Coast Guard removes data on search and rescue activity in the Mediterranean Sea

All the data relating to the search, rescue and safeguarding of human life at sea was deleted from website by the Italian Coast Guard.

All the “precious information through which it was possible to observe the nature and effects of the strategy of “delegated rejection” of people implemented in recent years by the European Union and Italy at the hands of the Libyan coastal militias” is made unavailable this way, Altreconomia reports.

However, the information is now republished in its entirety in the original layout:


However, that is not the only transparency problem. In the 67 pages of the 2021 Annual Report, where Libya can never be mentioned, they even distinguish between “rescued people” and “rescued migrants”.




Poland completes Belarus border wall

On Friday, Polish authorities will lift a state of emergency along the border which blocked access to journalists, rights workers and others to the border region.

Meanwhile, in a sharp contrast to its treatment of refugees from Iraq, Syria and Afghanistan, Poland has welcomed hundreds of thousands of Ukrainians fleeing Russia’s war, as InfoMigrants also pointed out in their text.

Deportations over the barbed wire, punishment for helping, troops on the street. Breaking the law at the Polish-Belarusian border — a report:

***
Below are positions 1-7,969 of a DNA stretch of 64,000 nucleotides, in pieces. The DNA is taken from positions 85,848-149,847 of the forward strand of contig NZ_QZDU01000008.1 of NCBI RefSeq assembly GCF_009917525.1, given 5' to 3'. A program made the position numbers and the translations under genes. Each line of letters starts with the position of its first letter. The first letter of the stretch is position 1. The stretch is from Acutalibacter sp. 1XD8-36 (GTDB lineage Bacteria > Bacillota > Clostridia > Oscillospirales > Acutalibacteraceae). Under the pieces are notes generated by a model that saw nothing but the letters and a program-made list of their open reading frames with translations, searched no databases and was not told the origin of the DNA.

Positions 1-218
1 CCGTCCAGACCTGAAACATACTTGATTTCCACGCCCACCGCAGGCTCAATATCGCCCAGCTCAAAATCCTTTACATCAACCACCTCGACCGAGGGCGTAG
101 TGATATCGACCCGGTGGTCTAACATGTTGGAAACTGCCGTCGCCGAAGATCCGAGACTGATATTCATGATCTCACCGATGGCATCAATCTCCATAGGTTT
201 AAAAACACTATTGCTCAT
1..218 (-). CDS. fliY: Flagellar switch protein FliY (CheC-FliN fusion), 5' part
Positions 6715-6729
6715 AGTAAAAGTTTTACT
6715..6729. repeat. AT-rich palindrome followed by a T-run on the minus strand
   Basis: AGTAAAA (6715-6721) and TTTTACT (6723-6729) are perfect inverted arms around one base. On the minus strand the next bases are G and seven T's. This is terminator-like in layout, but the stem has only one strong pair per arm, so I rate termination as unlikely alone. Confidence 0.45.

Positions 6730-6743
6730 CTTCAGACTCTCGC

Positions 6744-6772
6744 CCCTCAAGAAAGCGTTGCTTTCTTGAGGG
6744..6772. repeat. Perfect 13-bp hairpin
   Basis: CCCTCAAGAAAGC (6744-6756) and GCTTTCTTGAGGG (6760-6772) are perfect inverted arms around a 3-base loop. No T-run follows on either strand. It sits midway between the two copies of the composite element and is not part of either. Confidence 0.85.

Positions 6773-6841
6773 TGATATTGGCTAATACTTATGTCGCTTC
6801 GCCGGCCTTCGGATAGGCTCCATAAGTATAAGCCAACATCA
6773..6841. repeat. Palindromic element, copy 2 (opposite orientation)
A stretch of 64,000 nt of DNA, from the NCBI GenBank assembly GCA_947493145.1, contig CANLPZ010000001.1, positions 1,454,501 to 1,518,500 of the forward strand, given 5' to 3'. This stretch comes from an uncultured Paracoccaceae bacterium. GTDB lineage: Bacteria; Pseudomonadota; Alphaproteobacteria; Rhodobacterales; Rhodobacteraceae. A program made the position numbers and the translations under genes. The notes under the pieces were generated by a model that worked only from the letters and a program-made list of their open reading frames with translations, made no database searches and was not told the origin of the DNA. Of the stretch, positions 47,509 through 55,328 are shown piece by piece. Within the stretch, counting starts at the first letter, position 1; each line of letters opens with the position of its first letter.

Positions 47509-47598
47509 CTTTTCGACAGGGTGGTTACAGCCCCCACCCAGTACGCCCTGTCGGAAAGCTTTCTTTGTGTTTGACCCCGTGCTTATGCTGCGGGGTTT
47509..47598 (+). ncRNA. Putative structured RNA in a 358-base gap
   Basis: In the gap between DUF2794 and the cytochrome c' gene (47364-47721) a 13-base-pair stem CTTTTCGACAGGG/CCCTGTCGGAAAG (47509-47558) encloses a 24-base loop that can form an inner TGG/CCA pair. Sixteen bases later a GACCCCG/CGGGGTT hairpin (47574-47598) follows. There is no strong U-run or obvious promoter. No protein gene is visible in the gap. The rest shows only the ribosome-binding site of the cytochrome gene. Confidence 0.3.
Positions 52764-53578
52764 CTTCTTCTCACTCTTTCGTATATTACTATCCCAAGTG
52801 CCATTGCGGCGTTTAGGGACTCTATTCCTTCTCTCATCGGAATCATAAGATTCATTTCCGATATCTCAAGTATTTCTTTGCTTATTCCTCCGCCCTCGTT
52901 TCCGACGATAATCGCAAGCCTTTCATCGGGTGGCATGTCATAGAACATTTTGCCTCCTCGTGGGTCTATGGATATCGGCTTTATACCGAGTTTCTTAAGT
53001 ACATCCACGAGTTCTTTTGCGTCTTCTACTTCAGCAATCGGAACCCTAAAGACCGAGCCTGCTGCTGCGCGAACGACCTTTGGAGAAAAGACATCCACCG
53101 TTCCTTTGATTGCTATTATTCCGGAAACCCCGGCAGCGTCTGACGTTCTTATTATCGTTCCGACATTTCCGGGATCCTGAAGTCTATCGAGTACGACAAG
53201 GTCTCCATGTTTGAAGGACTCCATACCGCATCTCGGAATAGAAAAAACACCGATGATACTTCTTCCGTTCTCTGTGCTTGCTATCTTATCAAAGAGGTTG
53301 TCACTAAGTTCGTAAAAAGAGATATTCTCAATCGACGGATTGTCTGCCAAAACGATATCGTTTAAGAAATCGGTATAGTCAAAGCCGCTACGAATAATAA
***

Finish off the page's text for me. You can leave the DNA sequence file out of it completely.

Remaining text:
Every week, at least 100 requests for humanitarian assistance are received to volunteers working in the zone near the border with Belarus. Many of the people who request it also require medical intervention — they are often physically exhausted, malnourished, suffering from dirty water poisoning, untreated injuries and frostbites they suffered while trying to cross the border in a month in the cold of winter.

Not everyone asking for data is waiting for help. Some people are reached by the Border Guard patrols earlier, and then they are threatened with detention and brutal deportation back to Belarus. Below are photos that document the successful interventions that took place this week.

To talk about returning to “normality” after 10 months of arbitrarily introduced state of emergency and a ban on entering the border zone (partially expiring on July 1), the Polish authorities would have to meet the following conditions:

- complete and unconditional abolition of the export policy (push-backs), which in themselves represent a violation of Polish law, as well as a threat to the health and lives of refugees and refugees;

- permission of medical and non-governmental organizations to operate along the entire Polish-Belarusian border;

- lifting restrictions on the documentation and reporting of the negative effects of the humanitarian crisis by journalists and non-governmental organizations;

- implementation of resident support programs and rebuilding areas (e.g. roads, public objects) devastated by SG and military during state of emergency and entry ban;

- implementation of a policy aimed at de-escalating violence and respecting universal human rights;

- restoration of legally provided procedures for persons seeking protection on the territory of Poland;

- to draw consequences against those who impede saving the health and lives of forcibly migrating people.

Grupa Granica — a social movement formed in response to the humanitarian crisis.

Photo by Nicholas Kiembłowski

More important court judgements — ECHR on Russian Asylum seekers

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Are You Syrious?

Are You Syrious?

Daily news digests from the field, mainly for volunteers and refugees on the route, but also for journalists and other parties.